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Tell About the South: Ted Shaw, Tuesday, September 16 at 12:30 pm

Ted ShawPlease join us at the Love House and Hutchins Forum for a lunchtime discussion with Ted Shaw, Director of UNC’s Center for Civil Rights. Shaw serves as the Julius L. Chambers Distinguished Professor of Law at UNC School of Law, where he teaches Civil Procedure and Advanced Constitutional Law. Before joining the faculty of UNC Law School, Professor Shaw taught at Columbia University Law School from 2008-2014. During that time he was also “Of Counsel” to the law firm of Norton Rose Fulbright (formerly Fulbright & Jaworski, LLP).  His practice involved civil litigation and representation of institutional clients on matters concerning diversity and civil rights.

The title of Professor Shaw’s talk will be “The Work and Mission of the Center for Civil Rights.” Since its founding by Julius L. Chambers (1936-2013) in 2001, the Center has strived to extend America’s promise of justice, prosperity, and opportunity by elevating families and communities above the boundaries of race, class, and place. Its mission is to use community-based impact advocacy and legal education and scholarship to advance strategies that secure social, economic, and environmental justice for low wealth, minority families, and neighborhoods.

A light lunch will be provided. Please RSVP to pathorn@unc.edu.

Hutchins Lecture by David Hurst Thomas, Thursday, September 18 at 4:30 pm

ThomasOur first Hutchins lecture of the 2014-15 academic year, titled “Romance and Reality in the Deep South’s Mythical Mission Past,” will address the nostalgia and romance that has long surrounded the Franciscan and Jesuit missions across America. From San Francisco through the Southwest to the American South, mainstream American history has constructed and perpetuated an idealized, romanticized version of the Spanish mission – complete with Mission Revival architectural styles and reconstructed archaeological sites that sometimes resemble Hollywood stage sets. This illustrated talk draws upon recent archaeological evidence from St. Catherines Island (Georgia) and suggests more historically appropriate perspectives on the mission heritage of the Deep South. The discovery of Mission Santa Catalina de Guale has contributed significantly to knowledge about early inhabitants of the island and about the Spanish presence in Georgia, nearly two centuries before the arrival of British colonists. This lecture will be held in the Pleasants Room at UNC’s Wilson Library.

St CatherinesDavid Hurst Thomas has served since 1972 as Curator of Anthropology at the American Museum of Natural History.  He has organized and directed more than 100 archaeological excavations, including the discovery of Gatecliff Shelter in Nevada, the deepest archaeological rockshelter in the Americas. He has also taught at Columbia University, New York University, University of California (Davis), University of Florida, University of Nevada, and the City College of New York. Thomas is the author of over 30 books, including St. Catherines: An Island in Time (University of Georgia Press, 2010) and Skull Wars (Basic Books, 2001).

Music on the Porch: Open the Door for Three with Jerron Paxton, Monday, September 22 at 5:30 pm

Open the Door for Three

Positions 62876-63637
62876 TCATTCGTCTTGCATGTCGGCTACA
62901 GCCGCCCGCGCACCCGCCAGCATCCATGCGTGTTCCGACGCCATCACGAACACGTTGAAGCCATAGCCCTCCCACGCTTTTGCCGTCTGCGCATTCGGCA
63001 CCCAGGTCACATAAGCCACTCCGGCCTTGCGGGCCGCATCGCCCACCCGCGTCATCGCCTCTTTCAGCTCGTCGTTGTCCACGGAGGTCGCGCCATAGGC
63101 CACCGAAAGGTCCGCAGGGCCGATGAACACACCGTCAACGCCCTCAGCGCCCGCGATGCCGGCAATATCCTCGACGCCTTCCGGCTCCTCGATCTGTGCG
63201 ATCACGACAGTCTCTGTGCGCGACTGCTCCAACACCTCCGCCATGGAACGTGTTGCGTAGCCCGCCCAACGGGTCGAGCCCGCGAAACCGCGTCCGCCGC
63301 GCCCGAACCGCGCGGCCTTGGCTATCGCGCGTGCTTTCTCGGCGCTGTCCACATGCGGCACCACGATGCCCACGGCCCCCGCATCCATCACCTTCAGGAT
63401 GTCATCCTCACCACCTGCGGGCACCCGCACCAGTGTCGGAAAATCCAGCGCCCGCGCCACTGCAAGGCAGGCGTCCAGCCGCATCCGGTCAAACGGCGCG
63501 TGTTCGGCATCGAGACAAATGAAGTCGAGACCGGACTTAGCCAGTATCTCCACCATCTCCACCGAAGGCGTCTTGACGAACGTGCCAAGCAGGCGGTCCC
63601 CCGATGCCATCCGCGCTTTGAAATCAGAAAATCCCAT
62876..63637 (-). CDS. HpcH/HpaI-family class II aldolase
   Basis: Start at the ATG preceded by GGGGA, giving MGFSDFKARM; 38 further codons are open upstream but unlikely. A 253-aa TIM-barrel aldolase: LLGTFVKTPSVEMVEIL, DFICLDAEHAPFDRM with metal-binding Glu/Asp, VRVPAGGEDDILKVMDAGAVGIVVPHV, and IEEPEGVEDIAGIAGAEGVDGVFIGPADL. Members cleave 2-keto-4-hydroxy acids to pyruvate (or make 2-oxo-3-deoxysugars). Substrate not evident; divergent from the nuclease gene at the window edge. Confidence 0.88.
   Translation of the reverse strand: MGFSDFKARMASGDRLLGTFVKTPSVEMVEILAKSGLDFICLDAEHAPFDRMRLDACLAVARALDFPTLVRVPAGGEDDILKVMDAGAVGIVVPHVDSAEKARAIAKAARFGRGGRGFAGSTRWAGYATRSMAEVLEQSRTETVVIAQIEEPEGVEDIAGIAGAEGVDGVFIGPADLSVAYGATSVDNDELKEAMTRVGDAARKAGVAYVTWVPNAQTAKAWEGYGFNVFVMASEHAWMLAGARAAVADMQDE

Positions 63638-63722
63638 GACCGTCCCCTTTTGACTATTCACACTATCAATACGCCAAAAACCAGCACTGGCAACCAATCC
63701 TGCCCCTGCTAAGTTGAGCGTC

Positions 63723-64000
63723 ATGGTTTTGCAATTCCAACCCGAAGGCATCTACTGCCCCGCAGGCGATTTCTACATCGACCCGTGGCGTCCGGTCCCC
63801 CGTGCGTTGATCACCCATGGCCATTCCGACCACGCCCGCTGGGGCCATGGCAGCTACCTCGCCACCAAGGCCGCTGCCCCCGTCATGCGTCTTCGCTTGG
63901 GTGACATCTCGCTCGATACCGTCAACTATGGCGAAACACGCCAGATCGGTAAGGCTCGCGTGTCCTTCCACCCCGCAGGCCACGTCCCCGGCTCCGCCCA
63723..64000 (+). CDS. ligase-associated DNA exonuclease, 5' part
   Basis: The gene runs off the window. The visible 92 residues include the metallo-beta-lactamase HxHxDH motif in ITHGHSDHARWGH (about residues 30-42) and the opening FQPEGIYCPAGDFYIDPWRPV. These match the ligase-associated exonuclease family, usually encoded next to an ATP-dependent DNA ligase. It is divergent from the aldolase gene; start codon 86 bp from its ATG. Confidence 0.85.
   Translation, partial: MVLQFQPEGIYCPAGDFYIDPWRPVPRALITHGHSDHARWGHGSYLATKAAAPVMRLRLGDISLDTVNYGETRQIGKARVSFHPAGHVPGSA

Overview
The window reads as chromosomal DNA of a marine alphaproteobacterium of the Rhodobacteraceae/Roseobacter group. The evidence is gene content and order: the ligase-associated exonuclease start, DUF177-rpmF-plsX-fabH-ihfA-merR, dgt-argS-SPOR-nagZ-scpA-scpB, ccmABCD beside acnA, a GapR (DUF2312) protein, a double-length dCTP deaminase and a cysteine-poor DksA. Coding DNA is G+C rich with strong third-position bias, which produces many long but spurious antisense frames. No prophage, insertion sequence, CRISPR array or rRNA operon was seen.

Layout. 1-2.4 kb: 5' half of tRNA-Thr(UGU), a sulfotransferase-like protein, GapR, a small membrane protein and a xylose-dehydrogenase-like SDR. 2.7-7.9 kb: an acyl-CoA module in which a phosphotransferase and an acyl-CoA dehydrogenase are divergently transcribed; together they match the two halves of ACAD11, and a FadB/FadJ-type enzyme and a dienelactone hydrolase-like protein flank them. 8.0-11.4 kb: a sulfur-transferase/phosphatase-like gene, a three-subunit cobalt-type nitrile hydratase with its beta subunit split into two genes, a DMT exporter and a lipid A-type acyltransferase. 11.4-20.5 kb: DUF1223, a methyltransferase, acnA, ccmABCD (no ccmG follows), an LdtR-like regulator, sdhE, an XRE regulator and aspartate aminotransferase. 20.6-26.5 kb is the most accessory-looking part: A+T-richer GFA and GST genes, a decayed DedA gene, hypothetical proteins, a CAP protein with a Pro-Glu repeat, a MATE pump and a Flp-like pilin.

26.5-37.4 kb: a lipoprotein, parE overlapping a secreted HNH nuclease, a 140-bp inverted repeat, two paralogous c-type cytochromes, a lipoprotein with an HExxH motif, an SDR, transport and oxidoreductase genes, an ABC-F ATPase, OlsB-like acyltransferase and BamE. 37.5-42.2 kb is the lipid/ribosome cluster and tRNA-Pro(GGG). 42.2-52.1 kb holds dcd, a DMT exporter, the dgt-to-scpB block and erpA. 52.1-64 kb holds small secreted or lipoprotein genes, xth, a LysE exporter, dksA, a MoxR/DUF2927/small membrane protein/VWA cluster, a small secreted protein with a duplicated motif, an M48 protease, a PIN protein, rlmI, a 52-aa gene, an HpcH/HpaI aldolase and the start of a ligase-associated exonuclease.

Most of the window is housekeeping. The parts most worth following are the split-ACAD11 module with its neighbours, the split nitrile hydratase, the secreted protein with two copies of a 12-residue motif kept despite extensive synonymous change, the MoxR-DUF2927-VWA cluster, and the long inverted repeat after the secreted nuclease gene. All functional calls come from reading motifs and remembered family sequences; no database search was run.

Please join us on the porch for an exciting performance by Open the Door for Three! The trio, self-described as a “road-tested, audience-approved, high-octane, fist-in-glove, laughing-out-loud trio of Irish musicians,” consists of Liz Knowles, Pat Broaders, and Kieran O’Hare. The trio takes its name from an old Irish slip jig which they regularly perform. Liz has also assembled an impressive CV as a solo performer, appearing with the New York Pops, Cherish the Ladies, and the Celtic Legends.

JerronPaxtonbanjoTraditional blues and bluegrass performer Jerron “Blind Boy” Paxton will open with songs and stories about the black roots of the banjo. This performance, which is free and open to the public, was made possible through the NEA-funded Black and Global Roots project, with support from Carolina Seminars and the Friday Center. Bring a picnic blanket and stay for a while!

Tell About the South: Kathleen DuVal, Tuesday, September 23 at 12:30 pm

Kathleen DuValPlease join us at the Center for a lunchtime discussion with Kathleen DuVal, Associate Professor of History at UNC-Chapel Hill. DuVal’s talk, titled “Independence Lost: The Gulf Coast in the American Revolution,”  focuses on the Revolutionary War on the Gulf Coast. There, Spaniards, Britons, Creeks, Chickasaws, Choctaws, Acadians, enslaved and free African Americans, and others—but not American revolutionaries—took advantage of the war to forward their own ambitions. Based on her research for a forthcoming book by the same title, “Independence Lost” tells an alternative story of the American Revolution with unexpected actors, forgotten events, and surprising consequences, including incorporation into a rising American republic.

A light lunch will be provided. Please RSVP to pathorn@unc.edu.

Music on the Porch: Joe Troop & Diego Sánchez, Thursday, October 9 at 5:30 pm

Troop & Sanchez tourWhen self-described “North Carolina-born banjoist, fiddler, singer-songwriter and nomad” Joe Troop graduated from UNC and moved to Buenos Aires, says his bandmate Diego Sánchez, “he ruined everything.” Before that, Sánchez had claimed to be “the only banjo player in Argentina.”

Now the acoustic world-music duo is returning stateside for their first U.S. tour, funded in part by a Kickstarter campaign. Join us on the porch at the Love House for a blend of traditional North Carolina and Latin American music, inspired at Carolina and perfected 5,000 miles away. This event is free and open to the public. Bring a picnic blanket and stay for a while!!